DNA damage occurs as a consequence of both direct and indirect effects of ionizing radiation. The severity of DNA damage depends on the physical characteristics of the radiation quality, e.g., the linear energy transfer (LET). There are still contrary findings regarding direct or indirect interactions of high-LET emitters with DNA. Our aim is to determine DNA damage and the effect on cellular survival induced by 223Ra compared to 188Re and 99mTc modulated by the radical scavenger dimethyl sulfoxide (DMSO).
Radioactive solutions of 223Ra, 188Re, or 99mTc were added to either plasmid DNA or to PC Cl3 cells in the absence or presence of DMSO. Following irradiation, single strand breaks (SSB) and double strand breaks (DSB) in plasmid DNA were analyzed by gel electrophoresis. To determine the radiosensitivity of the rat thyroid cell line (PC Cl3), survival curves were performed using the colony formation assay.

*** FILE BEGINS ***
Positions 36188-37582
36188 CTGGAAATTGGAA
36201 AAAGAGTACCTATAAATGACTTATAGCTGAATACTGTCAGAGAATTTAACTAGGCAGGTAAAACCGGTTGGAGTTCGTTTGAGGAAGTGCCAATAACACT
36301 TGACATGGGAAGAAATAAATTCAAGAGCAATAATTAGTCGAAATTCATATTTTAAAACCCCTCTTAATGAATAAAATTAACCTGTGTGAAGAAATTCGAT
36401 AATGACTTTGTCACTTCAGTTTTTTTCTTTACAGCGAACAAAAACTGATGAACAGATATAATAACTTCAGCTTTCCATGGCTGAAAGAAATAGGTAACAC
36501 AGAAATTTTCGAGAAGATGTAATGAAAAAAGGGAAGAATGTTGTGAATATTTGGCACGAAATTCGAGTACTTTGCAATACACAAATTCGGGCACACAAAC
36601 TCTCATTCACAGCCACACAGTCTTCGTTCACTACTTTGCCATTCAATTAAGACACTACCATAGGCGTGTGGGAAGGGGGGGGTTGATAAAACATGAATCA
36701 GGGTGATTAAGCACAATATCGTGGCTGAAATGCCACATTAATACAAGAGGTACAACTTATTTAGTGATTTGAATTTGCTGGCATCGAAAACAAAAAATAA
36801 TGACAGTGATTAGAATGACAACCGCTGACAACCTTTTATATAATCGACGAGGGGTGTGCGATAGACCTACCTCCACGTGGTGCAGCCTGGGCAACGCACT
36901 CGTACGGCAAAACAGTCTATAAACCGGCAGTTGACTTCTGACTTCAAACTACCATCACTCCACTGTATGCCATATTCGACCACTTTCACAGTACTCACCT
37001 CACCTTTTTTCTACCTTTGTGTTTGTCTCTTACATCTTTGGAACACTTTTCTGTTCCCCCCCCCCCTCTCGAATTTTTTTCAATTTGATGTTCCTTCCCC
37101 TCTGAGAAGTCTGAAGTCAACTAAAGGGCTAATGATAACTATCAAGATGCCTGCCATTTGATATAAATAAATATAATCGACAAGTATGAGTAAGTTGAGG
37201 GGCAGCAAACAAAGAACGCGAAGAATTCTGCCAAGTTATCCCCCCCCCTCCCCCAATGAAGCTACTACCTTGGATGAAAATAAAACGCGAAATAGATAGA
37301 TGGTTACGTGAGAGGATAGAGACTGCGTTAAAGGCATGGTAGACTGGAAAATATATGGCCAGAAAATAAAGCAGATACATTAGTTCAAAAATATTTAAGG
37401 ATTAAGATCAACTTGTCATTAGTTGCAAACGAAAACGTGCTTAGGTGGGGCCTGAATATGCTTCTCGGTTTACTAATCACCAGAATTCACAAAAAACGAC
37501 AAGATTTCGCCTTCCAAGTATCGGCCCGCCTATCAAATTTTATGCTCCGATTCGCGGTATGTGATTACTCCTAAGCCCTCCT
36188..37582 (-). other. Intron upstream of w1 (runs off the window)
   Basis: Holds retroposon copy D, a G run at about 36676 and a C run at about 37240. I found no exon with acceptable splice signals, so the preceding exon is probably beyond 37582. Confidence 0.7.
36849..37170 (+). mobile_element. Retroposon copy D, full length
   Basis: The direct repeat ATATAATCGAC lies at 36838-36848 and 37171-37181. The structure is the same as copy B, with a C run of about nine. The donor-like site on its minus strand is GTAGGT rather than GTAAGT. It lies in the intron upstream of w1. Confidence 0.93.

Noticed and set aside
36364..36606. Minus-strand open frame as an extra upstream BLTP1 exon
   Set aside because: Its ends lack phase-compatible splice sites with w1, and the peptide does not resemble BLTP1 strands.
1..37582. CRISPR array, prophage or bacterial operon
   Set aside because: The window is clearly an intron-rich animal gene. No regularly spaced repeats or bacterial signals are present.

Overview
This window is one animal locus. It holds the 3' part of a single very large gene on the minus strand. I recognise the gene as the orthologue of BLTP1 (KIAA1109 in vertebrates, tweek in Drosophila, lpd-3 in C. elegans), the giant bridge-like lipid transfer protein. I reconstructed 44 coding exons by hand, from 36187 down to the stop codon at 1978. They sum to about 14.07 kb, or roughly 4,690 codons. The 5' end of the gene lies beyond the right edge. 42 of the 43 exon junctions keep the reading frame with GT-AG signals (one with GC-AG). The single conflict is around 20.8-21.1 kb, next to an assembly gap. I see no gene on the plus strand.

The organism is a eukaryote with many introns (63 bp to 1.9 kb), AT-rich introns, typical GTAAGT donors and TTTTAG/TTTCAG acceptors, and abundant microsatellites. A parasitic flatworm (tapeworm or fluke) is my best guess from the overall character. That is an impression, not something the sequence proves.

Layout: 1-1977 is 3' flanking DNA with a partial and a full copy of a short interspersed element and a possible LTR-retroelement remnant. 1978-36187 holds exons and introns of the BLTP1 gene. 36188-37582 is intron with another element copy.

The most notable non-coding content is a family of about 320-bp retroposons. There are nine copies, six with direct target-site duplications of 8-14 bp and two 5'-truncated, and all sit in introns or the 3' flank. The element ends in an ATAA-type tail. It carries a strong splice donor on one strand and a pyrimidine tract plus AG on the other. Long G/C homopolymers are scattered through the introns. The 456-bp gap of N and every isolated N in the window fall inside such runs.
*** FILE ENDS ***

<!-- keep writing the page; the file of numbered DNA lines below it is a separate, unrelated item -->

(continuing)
Exposure to 120 Gy of 223Ra, 188Re, or 99mTc leads to maximal yields of SSB (80 %) in plasmid DNA. Irradiation with 540 Gy 223Ra and 500 Gy 188Re or 99mTc induced 40, 28, and 64 % linear plasmid conformations, respectively. DMSO prevented the SSB and DSB in a similar way for all radionuclides. However, with the α-emitter 223Ra, a low level of DSB could not be prevented by DMSO. Irradiation of PC Cl3 cells with 223Ra, 188Re, and 99mTc pre-incubated with DMSO revealed enhanced survival fractions (SF) in comparison to treatment without DMSO. Protection factors (PF) were calculated using the fitted survival curves. These factors are 1.23 ± 0.04, 1.20 ± 0.19, and 1.34 ± 0.05 for 223Ra, 188Re, and 99mTc, respectively.
For 223Ra, as well as for 188Re and 99mTc, dose-dependent radiation effects were found applicable for plasmid DNA and PC Cl3 cells. The radioprotection by DMSO was in the same range for high- and low-LET emitter. Overall, the results indicate the contribution of mainly indirect radiation effects for each of the radionuclides regarding DNA damage and cell survival. In summary, our findings may contribute to fundamental knowledge about the α-particle induced DNA damage.